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Vaccine Delivery: Synthesis and Investigation of a Highly Pure, Multi-Epitopic Lipopeptide Vaccine Candidate

  • Istvan Toth
  • Peter M. Moyle
  • Pavla Simerska
  • Yoshio Fujita
  • Colleen Olive
  • Michael F. Good
Part of the Advances in Experimental Medicine and Biology book series (volume 611)

Introduction

Traditional vaccine development approaches (e.g. live attenuated or killed microorganisms) have produced many effective/successful vaccines. Numerous diseases exist, however, for which these methods are not suitable. Peptide vaccines, incorporating appropriate immunogenic epitopes, have advantages over traditional vaccines including a reduced risk of adverse effects, and the capacity to focus immune responses towards important antigens. In general, peptide vaccines stimulate poor or no immune responses when administered on their own, necessitating their administration with powerful adjuvants [e.g. the highly toxic Freund's complete adjuvant (CFA)]. The conjugation of bacterial or synthetic lipids to peptide antigens has been demonstrated in human clinical trials [ 1] to be a potentially safe means to adjuvant peptide epitopes. The lipid core peptide (LCP)-system (Figure 1) [ 2], incorporating a lipid-based adjuvant, a carrier, and one or more peptide epitopes, has been...

Keywords

Sodium Dodecyl Sulfate Peptide Antigen Peptide Vaccine Glycine Residue Peptide Epitope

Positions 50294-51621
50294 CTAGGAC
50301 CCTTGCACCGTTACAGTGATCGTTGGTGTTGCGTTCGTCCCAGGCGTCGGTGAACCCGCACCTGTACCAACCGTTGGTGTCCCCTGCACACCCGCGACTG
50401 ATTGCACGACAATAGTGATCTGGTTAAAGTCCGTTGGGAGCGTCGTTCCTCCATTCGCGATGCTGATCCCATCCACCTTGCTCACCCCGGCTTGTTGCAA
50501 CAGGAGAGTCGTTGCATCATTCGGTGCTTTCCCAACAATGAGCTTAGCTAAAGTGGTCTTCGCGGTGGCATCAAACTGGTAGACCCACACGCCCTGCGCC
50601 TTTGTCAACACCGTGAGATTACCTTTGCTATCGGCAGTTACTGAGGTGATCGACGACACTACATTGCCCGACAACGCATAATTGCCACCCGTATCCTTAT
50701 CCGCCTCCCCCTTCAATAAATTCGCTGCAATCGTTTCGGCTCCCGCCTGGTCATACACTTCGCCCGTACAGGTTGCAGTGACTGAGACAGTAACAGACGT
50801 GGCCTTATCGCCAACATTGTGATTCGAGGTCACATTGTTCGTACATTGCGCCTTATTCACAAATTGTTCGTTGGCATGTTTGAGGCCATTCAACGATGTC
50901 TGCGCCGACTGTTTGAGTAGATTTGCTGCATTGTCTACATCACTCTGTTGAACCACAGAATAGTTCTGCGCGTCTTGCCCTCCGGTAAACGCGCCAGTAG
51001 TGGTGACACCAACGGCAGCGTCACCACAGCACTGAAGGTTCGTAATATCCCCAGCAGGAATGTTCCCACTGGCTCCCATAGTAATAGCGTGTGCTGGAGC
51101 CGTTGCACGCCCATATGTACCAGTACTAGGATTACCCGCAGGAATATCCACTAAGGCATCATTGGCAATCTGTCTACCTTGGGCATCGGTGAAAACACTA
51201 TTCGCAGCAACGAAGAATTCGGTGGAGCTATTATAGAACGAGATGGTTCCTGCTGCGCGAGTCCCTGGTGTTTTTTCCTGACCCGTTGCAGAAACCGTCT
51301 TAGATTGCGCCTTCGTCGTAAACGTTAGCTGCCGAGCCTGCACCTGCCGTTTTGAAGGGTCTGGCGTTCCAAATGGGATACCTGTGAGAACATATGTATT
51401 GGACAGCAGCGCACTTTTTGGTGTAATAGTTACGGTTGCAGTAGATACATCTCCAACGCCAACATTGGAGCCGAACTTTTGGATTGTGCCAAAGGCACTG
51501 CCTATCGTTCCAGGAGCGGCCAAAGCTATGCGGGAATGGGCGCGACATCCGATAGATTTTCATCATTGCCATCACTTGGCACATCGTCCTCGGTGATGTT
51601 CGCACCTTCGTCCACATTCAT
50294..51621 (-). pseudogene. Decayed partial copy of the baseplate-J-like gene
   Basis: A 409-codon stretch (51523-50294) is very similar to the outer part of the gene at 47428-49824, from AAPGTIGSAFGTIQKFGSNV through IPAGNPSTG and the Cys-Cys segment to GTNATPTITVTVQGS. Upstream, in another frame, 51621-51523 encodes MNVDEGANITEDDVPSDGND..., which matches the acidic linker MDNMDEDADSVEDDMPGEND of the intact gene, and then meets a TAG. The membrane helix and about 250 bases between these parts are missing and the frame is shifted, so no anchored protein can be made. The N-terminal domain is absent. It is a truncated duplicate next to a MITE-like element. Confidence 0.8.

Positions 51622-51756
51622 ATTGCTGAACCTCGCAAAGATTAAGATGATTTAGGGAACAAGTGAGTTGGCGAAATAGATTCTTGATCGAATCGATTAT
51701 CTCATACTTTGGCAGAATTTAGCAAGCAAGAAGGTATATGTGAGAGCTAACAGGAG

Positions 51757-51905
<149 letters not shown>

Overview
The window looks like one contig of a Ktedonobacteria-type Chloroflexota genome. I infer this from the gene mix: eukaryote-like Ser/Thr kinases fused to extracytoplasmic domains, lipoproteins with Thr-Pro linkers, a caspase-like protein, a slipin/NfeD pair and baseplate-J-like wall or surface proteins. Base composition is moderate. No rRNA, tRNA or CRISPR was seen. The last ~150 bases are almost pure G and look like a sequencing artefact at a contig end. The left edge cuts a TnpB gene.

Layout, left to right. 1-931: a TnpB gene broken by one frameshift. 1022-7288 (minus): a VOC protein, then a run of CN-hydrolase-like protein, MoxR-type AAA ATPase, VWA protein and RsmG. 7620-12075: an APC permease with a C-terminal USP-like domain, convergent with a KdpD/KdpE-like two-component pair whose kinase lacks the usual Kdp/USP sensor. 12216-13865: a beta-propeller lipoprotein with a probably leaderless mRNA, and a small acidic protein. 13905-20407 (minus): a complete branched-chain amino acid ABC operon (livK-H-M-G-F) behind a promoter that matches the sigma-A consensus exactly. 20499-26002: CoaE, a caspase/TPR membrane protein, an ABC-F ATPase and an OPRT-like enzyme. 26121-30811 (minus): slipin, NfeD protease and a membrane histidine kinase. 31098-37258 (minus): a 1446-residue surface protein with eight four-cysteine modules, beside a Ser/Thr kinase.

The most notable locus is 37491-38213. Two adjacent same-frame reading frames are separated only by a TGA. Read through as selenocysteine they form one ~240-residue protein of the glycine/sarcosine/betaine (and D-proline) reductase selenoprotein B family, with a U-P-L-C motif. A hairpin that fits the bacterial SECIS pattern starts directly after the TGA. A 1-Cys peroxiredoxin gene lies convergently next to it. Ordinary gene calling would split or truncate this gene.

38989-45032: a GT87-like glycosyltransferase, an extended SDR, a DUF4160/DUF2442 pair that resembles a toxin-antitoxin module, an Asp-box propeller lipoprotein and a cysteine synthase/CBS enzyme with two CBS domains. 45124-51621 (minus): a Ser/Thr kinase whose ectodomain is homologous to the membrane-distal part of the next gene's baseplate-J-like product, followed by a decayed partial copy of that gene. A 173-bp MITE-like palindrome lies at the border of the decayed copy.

These keywords were added by machine and not by the authors. This process is experimental and the keywords may be updated as the learning algorithm improves.

Notes

Acknowledgments

This work was funded by the National Health & Medical Research Council (Australia), the National Heart Foundation (Australia), and the Prince Charles Hospital Foundation. PMM was funded by the Queensland Government's growing the smart state PhD funding scholarship.

References

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Copyright information

© Springer Science+Business Media, LLC 2009

Authors and Affiliations

  • Istvan Toth
    • 1
  • Peter M. Moyle
    • 1
  • Pavla Simerska
    • 1
  • Yoshio Fujita
    • 1
  • Colleen Olive
    • 2
  • Michael F. Good
    • 2
  1. 1.School of Molecular and Microbial Sciencesthe University of QueenslandSt LuciaAustralia
  2. 2.Queensland Institute of Medical ResearchHerstonAustralia

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